Saving Princeville: N.C. gov. pledges to rebuild historic African-American town

For the second time in 20 years, the town of Princeville, N.C., thought to be the nation's oldest town chartered by African-Americans, has been engulfed in surging floodwaters.

Jonathan Drake/Reuters
A rescue team navigates their boat through the flooded streets as the Tar River crests in the aftermath of hurricane Matthew, in Princeville, N.C., on Thursday.

The resilience of the character embodied by the African-American founders of Princeville, N.C., will need to resurface again as residents come to grips with the extent of damage to their properties from receding hurricane floodwaters.

Princeville, thought to be the oldest town in the nation to be incorporated by former African-American slaves, was essentially underwater Thursday after rains from last week's hurricane Matthew caused the local Tar River to swell and overflow the dike.

"Princeville is basically underwater at this time," Gov. Pat McCrory said at a news conference Thursday where he pledged support for the city. "We’re going to have a lot of work to do in Princeville," he said, "a lot of work, a lot of recovery. We’re going to have to rebuild a town."

National Guard troops in high-water vehicles were sent to the city to prevent potential looting from stores and empty homes.

This is the second time in less than 20 years that hurricane floodwaters have threatened to wash the town away. In 1999, hurricane Floyd inundated the town when a dike failed – back then water levels reached 20 feet near the town hall.

"I used to live in Princeville when Floyd came. That's why I left. I said I'd had enough of it," Theodore Rowe, a retired US Marine Corps drill sergeant who has lived in the area for about 30 years, told the Associated Press. "The last time this happened, it was two weeks before we could get back. When we got back, the house had made a 180-degree turn. It faced the street, but when we went back, the back of it was facing the street."

The state's death toll from the hurricane, which killed more than 500 in Haiti, had reached 22. Governor McCrory urged people to stay off flooded roads after one of the most recent deaths resulted from a man driving around a road barrier and into a washout.

The number of homes with power outages is down to 44,000 from a peak of more than 800,000 Sunday. However, the governor said flooding continues to be an issue in poorer areas in the state's east with the Tar river expected to crest in Greenville on Friday morning and the Neuse river expected to do the same in Kinston late Friday.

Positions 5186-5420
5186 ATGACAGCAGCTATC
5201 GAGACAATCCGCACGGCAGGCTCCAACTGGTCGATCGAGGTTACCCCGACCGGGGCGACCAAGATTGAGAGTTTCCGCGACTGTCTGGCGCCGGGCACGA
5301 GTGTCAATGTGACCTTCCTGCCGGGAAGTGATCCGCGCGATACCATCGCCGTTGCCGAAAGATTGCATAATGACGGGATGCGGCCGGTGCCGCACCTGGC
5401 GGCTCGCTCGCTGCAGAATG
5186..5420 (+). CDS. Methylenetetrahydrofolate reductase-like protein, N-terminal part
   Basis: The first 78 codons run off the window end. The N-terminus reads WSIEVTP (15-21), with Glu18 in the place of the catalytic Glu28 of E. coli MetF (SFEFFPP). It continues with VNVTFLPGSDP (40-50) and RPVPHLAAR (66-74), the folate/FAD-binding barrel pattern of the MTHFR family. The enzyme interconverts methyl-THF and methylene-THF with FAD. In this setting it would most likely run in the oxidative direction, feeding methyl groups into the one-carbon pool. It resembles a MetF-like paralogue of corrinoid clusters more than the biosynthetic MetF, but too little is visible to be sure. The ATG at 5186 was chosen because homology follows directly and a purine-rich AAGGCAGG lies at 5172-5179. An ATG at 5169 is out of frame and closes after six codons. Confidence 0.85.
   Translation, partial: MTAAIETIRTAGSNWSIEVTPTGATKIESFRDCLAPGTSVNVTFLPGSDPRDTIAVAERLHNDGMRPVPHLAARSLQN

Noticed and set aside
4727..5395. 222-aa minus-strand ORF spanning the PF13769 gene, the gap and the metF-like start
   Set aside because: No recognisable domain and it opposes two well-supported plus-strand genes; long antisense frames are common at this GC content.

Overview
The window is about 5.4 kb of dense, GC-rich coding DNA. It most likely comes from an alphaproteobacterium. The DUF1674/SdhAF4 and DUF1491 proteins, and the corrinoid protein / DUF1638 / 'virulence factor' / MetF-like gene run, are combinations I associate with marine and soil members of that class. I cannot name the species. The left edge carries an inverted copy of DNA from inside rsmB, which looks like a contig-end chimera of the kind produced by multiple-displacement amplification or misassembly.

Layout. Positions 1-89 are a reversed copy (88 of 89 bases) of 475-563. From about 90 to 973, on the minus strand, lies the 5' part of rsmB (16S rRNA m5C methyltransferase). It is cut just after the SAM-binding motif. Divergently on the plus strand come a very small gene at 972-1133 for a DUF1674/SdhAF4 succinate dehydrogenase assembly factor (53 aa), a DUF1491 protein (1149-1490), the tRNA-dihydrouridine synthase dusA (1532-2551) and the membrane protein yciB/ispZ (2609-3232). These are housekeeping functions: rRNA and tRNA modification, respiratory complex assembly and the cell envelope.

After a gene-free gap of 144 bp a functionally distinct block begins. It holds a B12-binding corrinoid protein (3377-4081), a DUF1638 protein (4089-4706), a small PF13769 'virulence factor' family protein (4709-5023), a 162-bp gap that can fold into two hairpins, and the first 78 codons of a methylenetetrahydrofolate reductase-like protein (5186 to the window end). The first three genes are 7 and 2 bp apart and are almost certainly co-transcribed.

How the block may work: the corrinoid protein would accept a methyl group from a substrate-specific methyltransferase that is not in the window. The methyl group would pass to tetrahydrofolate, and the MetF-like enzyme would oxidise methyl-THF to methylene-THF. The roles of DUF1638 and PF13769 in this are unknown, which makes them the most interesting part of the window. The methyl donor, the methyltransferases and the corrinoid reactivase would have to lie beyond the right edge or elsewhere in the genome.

Emergency relief workers performed 2,300 rescues, including 80 by air, since flooding following the hurricane forced people out of their homes, according to The Charlotte Observer. As of Thursday, 39 shelters remained opened serving around 2,600 people, according to the American Red Cross.

Following visits to shelters, McCrory praised the people's fortitude in the face of the devastation, as the Charlotte Observer reported:

"I have never met more resilient and thankful people" who were staying upbeat even though "it’s their whole lives they feel like they’ve lost."

This report contains material from the Associated Press.

You've read  of  free articles. Subscribe to continue.

Dear Reader,

About a year ago, I happened upon this statement about the Monitor in the Harvard Business Review – under the charming heading of “do things that don’t interest you”:

“Many things that end up” being meaningful, writes social scientist Joseph Grenny, “have come from conference workshops, articles, or online videos that began as a chore and ended with an insight. My work in Kenya, for example, was heavily influenced by a Christian Science Monitor article I had forced myself to read 10 years earlier. Sometimes, we call things ‘boring’ simply because they lie outside the box we are currently in.”

If you were to come up with a punchline to a joke about the Monitor, that would probably be it. We’re seen as being global, fair, insightful, and perhaps a bit too earnest. We’re the bran muffin of journalism.

But you know what? We change lives. And I’m going to argue that we change lives precisely because we force open that too-small box that most human beings think they live in.

The Monitor is a peculiar little publication that’s hard for the world to figure out. We’re run by a church, but we’re not only for church members and we’re not about converting people. We’re known as being fair even as the world becomes as polarized as at any time since the newspaper’s founding in 1908.

We have a mission beyond circulation, we want to bridge divides. We’re about kicking down the door of thought everywhere and saying, “You are bigger and more capable than you realize. And we can prove it.”

If you’re looking for bran muffin journalism, you can subscribe to the Monitor for $15. You’ll get the Monitor Weekly magazine, the Monitor Daily email, and unlimited access to CSMonitor.com.